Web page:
“Unadulterated, uncensored kids”: Youth Speaks' grand slam is back

Youth, speaking, at a previous Youth Speaks slam

When the then-17 year old Erica McMath-Sheppard became one of our Best of the Bay Local Heroes last year, she hadn't just earned the distinction – she had taken it as her own. What else could we have done when we heard about her winning presence onstage at the Youth Speaks grand slam spoken word finals?

And from her firey performance sprang something greater – Erica, a foster child, was able to cast a light on a system that is royally messed-up but largely unseen, since the main people who have to deal with its fall-out are young, voiceless.

All this is to say that the Youth Speaks grand slam is taking place once again this Fri/30, and that you should be there if you really want to hear what's up with today's youth. Screw the evening news, turn off your MTV, get real.

“To me, it's the voice of 21st century America. Unadulterated, uncensored kids.” Youth Speaks executive director James Kass was a Jewish kid from New York who was a little discouraged with the lack of diversity in his MFA program at SF State. And “I was sick of boring poetry readings.”

So he started a slam himself, featuring people who are many things, but never boring: high school kids. The first month, the slam attracted 70 people. With the help of spoken word artist Justin Chin, traditional competition rules were subverted to make them more kid-friendly – judges' ratings of each contestant were done in private, rather than putting developing artists on blast in front of a crowd. It's its second month of existence, the slam sold out. Kass realized that a place for kids to nuture their poetry skills just didn't exist in San Francisco -- and (roughly)that is the Youth Speaks school program was born. 

Now, the non-profit works with 30,000-40,000 Bay Area kids a year, by Kass' count. Yep. Many of those kids are attendees of the group's assembly programs, but narrow that down to the students who participate in the slams (including Queeriousity, YS' popular queer slam series), afterschool programs, one-on-one partnerships with adult working artists, and in-house youth publishing label, First Word Press, and that number is still a solid 3,000-4,000.

Who are these kids? Kass says they come from the suburbs, the city, all socioeconomic levels, races, and represent the gamut of teenage sexualities. “It really is representative of the demographics of the Bay Area.”

Poetry slams reward the innate literacy in all of us, our fervent desire to be heard and share thoughts. You don't need to be a Spellbound letter savant to spit a pentameter that'll make people shift in their seats, or leave that night beaming. But performing can inspire those who have found success onstage to hone their craft off of it. “As a first step into literacy, spoken word removes barriers,” says Kass, who also points out that most world cultures have strong oral poetry traditions.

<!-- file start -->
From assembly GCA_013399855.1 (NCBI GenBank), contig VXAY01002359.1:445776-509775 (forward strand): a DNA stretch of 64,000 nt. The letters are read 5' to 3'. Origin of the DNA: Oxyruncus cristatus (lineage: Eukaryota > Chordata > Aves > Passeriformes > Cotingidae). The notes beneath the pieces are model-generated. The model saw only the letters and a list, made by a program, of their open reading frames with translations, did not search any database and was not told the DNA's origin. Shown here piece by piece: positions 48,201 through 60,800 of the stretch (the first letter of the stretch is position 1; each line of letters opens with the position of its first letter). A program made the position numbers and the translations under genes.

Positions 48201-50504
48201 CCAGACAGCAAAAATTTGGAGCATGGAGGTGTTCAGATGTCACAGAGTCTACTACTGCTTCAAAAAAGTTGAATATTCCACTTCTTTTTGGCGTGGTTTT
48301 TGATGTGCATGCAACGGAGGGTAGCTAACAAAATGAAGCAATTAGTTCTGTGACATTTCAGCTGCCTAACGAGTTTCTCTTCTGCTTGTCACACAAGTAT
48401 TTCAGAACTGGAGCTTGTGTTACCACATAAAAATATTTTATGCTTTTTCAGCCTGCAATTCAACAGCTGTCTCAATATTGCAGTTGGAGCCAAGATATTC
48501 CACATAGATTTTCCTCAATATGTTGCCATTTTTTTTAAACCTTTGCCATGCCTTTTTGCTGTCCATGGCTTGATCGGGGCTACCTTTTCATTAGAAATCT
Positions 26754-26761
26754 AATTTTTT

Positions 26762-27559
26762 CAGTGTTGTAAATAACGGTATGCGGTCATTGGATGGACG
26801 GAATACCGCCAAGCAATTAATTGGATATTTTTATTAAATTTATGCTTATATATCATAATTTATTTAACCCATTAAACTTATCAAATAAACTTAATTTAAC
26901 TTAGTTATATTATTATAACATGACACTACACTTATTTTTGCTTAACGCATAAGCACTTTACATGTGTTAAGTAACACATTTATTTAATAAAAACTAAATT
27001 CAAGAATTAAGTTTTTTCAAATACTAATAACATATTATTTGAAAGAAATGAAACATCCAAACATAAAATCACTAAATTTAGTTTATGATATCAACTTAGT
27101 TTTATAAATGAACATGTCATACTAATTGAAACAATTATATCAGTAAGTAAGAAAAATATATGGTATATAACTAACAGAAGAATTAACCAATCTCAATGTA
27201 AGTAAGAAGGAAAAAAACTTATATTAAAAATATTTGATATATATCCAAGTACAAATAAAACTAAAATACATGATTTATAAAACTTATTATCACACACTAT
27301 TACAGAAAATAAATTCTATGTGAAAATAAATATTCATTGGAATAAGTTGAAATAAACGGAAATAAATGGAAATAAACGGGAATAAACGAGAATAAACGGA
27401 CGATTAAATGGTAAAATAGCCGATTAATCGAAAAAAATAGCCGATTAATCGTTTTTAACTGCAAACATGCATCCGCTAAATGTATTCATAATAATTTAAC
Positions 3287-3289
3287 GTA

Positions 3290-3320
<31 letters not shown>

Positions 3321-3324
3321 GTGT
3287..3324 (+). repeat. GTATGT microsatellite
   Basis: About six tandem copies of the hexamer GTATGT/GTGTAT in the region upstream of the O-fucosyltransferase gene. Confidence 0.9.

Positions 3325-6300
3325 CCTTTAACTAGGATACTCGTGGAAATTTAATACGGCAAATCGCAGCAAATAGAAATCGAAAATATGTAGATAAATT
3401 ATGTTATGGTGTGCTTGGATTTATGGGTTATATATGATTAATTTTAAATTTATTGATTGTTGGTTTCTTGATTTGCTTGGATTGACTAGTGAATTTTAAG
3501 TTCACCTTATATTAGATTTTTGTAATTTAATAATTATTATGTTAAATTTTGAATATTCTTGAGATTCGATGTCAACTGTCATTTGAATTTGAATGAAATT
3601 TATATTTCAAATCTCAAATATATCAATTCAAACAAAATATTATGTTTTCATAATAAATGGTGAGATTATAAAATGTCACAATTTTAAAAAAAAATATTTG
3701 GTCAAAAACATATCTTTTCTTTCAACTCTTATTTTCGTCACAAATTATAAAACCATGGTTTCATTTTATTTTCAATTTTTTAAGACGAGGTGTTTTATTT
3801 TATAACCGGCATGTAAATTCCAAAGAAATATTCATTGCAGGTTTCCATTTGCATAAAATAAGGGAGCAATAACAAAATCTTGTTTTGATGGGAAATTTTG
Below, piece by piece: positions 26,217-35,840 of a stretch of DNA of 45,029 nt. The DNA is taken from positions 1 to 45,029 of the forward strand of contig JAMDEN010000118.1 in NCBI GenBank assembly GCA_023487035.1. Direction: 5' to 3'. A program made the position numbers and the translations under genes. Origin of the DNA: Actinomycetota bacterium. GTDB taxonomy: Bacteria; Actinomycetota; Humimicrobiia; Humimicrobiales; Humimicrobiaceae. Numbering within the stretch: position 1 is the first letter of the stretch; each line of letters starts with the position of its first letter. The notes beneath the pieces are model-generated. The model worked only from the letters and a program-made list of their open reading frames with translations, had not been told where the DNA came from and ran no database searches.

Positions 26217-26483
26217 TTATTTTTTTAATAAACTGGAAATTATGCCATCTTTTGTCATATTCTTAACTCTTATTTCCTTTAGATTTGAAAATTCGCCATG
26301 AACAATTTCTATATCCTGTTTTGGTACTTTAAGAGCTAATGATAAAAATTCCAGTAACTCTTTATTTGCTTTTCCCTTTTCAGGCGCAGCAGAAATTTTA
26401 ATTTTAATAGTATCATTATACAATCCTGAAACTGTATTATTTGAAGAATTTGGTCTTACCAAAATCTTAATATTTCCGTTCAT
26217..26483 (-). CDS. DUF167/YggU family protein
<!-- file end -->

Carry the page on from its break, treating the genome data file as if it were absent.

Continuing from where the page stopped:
Plus, stand-up poetry fits the dramatic arch of the life of an adolescent today, their ability to believe two completely different things – passionately – from one day to the next. “The kids can, and literally do, write a poem on the bus on the way to [a slam.]. It's super-fresh and they can get feedback on it right away. Sometimes that urgency translates to something a lot of people will relate to.”

Should you need more proof of the way kids take to spoken word, one need only look at the brief history of Brave New Voices, the national championship that Kass organized back in 1998, he says, “with one other teacher from Connecticut,” the only other place he found organized youth spoken word programs at the time.

It's thrived. Recently, Brave New Voices was the subject of an HBO-Russell Simmons reality series (Kass comments: “we struggled with HBO at first about how they wanted to define the kids,” but that the finished product turned out pretty good).

This year, Brave New Voices will feature 550 kid champions from 53 parts of the world – including the brave new voices that win this weekend's Bay Area slam. Those kids, incidentally, will be your home team. On July 20-23, the competition will be held in the Bay for the first time ever. Check them out this weekend at the YS grand slam to witness one step in their rise to glory – or just to hear what the young adults of the Bay Area have to say these days. 


Youth Speaks 15th annual Grand Slam Finals

Fri/20 7 p.m., $6-50

Davies Symphony Hall

201 Van Ness, SF




After-party featuring guest DJ will.i.am

Fri/20 10 p.m.-1 a.m., free with grand slam ticket purchase

Brick and Mortar Music Hall

1710 Mission, SF


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